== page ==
09 October 2015

Lesson of the Week

Chess students are divided into two groups: beginners and advanced. Beginners range from those who do not know how to move the the pieces, but want to learn, to those who have been playing chess a year or more, but have not yet played in tournaments. Advanced players competed in scholastic tournaments last year. Most qualified for and played in the Washington State Elementary Chess Tournament. Some of these students won trophies at state.

The lesson of the week differs for these different groups.


We began by understanding the chessboard as ranks, files, and diagonals. Each square has a name. The students learned these names. We then discussed two pieces: king and rook. Even those who had never played chess before should now know how the king and rook move. They should understand check and checkmate. We looked at checkmate from two positions. Some of the students will need additional work.

Cutting off the defending king's escape is essential to finishing the game from both positions.

White to move

White's is able to checkmate Black in two moves. First, one of the rooks moves to the seventh rank, cutting off the Black king's escape from the edge. After Black moves the king to one side of the other, the other rook moves to the eighth rank with checkmate.

White to move

Moves that put Black in check delay the end of the game. For example, 1.Rf8+ forces the defending king off the edge of the board, which is what Black wants. Cutting off the king's escape, on the other hand, ends the game quickly.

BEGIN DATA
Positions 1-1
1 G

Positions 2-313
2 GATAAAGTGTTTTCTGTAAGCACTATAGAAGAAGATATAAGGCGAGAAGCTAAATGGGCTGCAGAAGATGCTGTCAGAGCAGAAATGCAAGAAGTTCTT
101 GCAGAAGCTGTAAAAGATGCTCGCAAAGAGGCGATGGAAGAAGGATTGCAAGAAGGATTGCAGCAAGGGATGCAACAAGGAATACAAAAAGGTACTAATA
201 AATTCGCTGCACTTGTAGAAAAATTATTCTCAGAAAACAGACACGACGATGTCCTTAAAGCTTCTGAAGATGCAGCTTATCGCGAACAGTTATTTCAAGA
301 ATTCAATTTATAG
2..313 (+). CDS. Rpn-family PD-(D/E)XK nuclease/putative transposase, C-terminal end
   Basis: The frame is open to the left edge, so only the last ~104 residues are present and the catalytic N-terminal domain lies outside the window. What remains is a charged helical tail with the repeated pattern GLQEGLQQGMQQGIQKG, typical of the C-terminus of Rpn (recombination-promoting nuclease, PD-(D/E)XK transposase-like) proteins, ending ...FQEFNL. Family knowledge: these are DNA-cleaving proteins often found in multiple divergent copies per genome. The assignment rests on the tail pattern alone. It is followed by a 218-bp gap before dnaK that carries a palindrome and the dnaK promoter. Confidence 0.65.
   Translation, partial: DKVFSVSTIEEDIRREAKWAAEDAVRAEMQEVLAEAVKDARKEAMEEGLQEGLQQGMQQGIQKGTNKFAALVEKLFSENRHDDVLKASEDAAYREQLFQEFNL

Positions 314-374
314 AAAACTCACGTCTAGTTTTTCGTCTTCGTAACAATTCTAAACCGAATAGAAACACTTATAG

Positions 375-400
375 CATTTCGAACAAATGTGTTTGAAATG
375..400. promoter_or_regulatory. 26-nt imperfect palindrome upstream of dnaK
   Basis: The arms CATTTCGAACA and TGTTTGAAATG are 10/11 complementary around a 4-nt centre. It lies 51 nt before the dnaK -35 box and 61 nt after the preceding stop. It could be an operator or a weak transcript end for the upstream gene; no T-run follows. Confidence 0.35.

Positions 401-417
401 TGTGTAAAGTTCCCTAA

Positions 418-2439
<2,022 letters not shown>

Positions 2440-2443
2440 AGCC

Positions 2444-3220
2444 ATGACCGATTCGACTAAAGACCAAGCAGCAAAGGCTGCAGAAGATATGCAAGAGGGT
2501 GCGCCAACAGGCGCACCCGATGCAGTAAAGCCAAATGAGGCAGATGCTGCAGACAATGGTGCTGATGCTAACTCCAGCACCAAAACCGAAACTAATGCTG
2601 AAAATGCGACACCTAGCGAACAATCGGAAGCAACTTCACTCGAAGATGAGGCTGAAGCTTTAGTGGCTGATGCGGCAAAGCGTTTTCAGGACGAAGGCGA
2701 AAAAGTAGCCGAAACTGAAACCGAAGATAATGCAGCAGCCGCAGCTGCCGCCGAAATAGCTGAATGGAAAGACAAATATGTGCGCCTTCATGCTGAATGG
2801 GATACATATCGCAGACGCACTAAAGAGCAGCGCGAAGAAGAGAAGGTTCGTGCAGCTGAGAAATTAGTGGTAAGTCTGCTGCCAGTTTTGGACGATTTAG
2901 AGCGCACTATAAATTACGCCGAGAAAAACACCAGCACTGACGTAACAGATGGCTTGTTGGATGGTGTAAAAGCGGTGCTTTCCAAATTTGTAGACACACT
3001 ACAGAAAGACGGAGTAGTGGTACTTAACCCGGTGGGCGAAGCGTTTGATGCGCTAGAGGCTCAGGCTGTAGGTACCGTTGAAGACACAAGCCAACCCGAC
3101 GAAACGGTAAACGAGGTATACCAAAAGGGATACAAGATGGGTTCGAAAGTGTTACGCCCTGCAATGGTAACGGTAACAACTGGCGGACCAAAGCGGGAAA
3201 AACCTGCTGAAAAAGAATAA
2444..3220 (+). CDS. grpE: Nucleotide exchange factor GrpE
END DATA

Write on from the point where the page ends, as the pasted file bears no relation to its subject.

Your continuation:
1.Rc5 Ke8

Black had only one legal move.




Advanced students were presented with a position from a game between masters, Skembris -- Gouloutis, Anogia 2015. The core of the lesson comes from a variation that might have been played. This variation is presented in the notes to the game in Chess Informant 125, which was published last week.

Black to move

The first lesson from this position is understanding that despite superficial appearances, Black's b-pawn is not protected. The a-pawn is pinned because White's queen and a1 rook both eye the rook on a8. The rook on b8 also fails to protect b4 because moving the rook would leave the a8 rook unprotected.

In the game, Black played 26...e5. The game concluded 27.Nxb4 exd4 28.Nc6 Rf8 29.Ne7+ Kh8 30.Re4 Nf6 31.Rh4+ Nh7 32.Qe4 Qc5 33.Ng6+ and Black resigned.

Although we looked at the game's actual moves, we concentrated upon the variation in the notes by Spyridon Skembris, the game's winner.

26...a4 27.Nxb4 Ra7 28.Nc6 Rxb3

White to move

How should White respond to the threat upon his queen?

The in-between move is best. This concept of an in-between move--doing something else that is forcing before taking necessary action against an opponent's threat--is often expressed by chess players with the terms zwischenzug (German) or intermezzo (Italian). This concept is the second lesson for advanced players.

We see the in-between move Ne7+ in the actual game, as well as in the variation. In the variation, however, this tactic and the multiple pins do not give White a decisive advantage as they do in the game.

The variation continues:

29.Ne7+ Kf8

We also looked at the consequences of 29...Kh8, which is not discussed in the notes, to wit, 30.Re4 Rxf3 31.Rh4#.

30.Nxg6+ Kg8 31.Qe2 Qb7+ 32.d5 Nf6 and Black has counterplay that balances against White's attack.

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